The pendulum swing of who has power in the current labor market — workers quitting for better jobs versus employers conducting mass layoffs — is still in flux. But there's one indication that things are tilting back toward worker flexibility: an uptick in remote and hybrid jobs.
All industries are offering more remote or hybrid roles month-over-month, according to ManpowerGroup data. In the tech sector, 34% of open roles in May allowed for remote or hybrid flexibility — by June, that share reached 40%.
Other sectors seeing big jumps in remote flexibility include finance, accounting and insurance jobs, where 36% of open roles say candidates will work remotely at least some of the time, and human resources, with 31% of all openings citing a remote or hybrid arrangement.
Overall, interest in remote and hybrid work remains strong even as fewer companies offer it. Nationally, just 11% of open jobs on LinkedIn are remote, but they attract close to 50% of total job applications as of May.
A new boost in worker flexibility could be due to lingering "pandemic paranoia" in hiring, says Becky Frankiewicz, president and chief commercial officer of ManpowerGroup. Despite a handful of high-profile layoffs in recent months, many employers say it's still hard to hire in a post-pandemic economy, and so businesses are doing their best to hold onto their existing employees.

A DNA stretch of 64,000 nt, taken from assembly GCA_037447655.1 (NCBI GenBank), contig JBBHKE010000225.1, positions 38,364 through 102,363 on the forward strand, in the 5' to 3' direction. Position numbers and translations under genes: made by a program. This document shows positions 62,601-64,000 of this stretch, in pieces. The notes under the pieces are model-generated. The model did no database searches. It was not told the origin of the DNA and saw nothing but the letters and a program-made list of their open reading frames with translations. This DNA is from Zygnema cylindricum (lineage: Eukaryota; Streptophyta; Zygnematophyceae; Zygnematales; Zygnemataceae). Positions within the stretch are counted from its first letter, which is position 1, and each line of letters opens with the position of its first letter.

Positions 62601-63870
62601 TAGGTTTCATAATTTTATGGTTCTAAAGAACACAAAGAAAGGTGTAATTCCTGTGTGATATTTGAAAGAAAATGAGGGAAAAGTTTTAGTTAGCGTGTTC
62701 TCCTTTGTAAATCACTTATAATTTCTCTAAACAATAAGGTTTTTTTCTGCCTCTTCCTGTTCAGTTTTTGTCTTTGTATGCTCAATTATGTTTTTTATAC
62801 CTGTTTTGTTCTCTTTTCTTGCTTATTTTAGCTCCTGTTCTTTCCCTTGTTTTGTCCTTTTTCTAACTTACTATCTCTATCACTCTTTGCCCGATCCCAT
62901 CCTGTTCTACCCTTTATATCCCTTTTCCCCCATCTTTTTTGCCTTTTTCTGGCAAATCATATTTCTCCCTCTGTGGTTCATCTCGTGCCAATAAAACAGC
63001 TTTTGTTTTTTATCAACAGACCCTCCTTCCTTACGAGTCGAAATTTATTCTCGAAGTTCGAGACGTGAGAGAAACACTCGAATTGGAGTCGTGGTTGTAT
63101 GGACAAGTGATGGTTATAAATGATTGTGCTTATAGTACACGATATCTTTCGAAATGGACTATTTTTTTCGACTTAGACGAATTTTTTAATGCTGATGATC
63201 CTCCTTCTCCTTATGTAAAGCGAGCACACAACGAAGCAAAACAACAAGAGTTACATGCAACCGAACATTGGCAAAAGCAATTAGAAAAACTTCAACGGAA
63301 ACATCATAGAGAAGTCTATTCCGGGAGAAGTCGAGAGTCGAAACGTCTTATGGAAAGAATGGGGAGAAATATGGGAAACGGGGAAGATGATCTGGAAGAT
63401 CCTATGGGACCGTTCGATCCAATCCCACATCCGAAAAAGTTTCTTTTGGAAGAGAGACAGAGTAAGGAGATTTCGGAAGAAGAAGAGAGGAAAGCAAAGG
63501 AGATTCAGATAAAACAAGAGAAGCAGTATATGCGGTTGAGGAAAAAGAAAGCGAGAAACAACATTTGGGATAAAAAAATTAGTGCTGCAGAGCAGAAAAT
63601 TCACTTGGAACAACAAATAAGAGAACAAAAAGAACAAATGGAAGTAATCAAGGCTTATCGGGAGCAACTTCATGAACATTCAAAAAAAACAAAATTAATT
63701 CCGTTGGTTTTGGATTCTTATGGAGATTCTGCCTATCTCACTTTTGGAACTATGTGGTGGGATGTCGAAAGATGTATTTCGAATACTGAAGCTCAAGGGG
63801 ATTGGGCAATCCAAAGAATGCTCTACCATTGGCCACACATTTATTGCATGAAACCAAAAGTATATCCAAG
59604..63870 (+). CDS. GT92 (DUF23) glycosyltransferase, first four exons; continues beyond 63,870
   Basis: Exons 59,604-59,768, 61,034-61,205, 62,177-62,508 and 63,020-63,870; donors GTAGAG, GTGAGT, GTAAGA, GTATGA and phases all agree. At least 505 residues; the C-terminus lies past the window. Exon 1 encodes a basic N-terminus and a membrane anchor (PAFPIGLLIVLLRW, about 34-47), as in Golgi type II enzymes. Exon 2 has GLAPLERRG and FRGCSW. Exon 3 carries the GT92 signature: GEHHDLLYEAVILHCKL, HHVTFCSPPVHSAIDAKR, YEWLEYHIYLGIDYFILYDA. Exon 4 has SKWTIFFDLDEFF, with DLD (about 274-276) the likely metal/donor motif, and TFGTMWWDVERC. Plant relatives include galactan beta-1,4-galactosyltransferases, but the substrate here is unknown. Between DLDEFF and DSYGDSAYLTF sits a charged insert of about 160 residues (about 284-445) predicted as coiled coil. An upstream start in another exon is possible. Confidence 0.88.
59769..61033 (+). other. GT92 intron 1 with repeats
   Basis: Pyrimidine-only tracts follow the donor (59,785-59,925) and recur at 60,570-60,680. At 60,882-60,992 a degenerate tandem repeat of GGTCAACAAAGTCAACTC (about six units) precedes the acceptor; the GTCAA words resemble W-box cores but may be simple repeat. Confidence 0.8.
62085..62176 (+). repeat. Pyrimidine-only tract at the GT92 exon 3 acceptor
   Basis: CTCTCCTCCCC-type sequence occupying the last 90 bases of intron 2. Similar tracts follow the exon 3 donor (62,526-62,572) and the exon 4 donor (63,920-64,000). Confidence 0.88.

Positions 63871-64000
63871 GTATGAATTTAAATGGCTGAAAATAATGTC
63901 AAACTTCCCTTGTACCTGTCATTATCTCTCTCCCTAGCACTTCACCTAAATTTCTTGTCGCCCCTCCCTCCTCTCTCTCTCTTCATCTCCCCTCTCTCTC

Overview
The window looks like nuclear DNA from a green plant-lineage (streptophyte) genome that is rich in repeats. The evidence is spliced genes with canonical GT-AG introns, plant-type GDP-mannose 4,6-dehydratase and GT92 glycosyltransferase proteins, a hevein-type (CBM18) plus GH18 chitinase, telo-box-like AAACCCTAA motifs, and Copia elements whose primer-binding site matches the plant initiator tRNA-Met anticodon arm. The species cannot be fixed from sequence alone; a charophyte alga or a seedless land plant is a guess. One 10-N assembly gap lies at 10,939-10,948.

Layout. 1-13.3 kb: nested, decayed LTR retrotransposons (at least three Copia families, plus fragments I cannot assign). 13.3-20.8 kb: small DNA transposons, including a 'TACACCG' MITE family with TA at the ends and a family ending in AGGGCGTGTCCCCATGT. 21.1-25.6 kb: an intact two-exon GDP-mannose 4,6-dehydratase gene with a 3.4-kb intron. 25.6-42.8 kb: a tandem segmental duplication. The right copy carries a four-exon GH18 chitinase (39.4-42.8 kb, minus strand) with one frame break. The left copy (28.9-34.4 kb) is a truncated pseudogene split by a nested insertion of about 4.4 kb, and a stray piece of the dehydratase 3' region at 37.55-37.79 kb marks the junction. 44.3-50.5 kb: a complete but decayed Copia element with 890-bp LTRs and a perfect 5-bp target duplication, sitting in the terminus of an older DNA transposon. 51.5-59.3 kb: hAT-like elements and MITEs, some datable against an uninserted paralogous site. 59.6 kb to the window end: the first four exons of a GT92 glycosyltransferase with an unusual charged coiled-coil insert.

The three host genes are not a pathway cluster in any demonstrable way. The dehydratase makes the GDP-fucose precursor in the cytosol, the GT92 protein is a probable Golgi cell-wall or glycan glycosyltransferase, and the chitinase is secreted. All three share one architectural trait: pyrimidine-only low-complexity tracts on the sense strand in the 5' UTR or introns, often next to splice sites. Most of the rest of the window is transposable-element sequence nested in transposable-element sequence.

Businesses have raised wages in order to attract newcomers, though wage growth has slowed this year as companies contend with a potential economic downturn. In response, Frankiewicz says companies are relying on the promise of flexibility that workers came to expect in recent years, which costs less but still has a big impact.
"Workers have benefited" and have more than just additional leverage in the moment, she says: "Leverage is temporary. This is a new structural relationship between the employer and employee, where workers realize their value and that they're essential."
Take the continuous battle in return-to-office requirements. Bosses in a hiring bind may have a "desire to have people in-person, but a requirement to be flexible," Frankiewicz says.
She adds that more workers may be asking for remote accommodations during the summer so they can travel, and that flexibility may level out again by fall. "But we're not going to zero where there's no remote working," she says.
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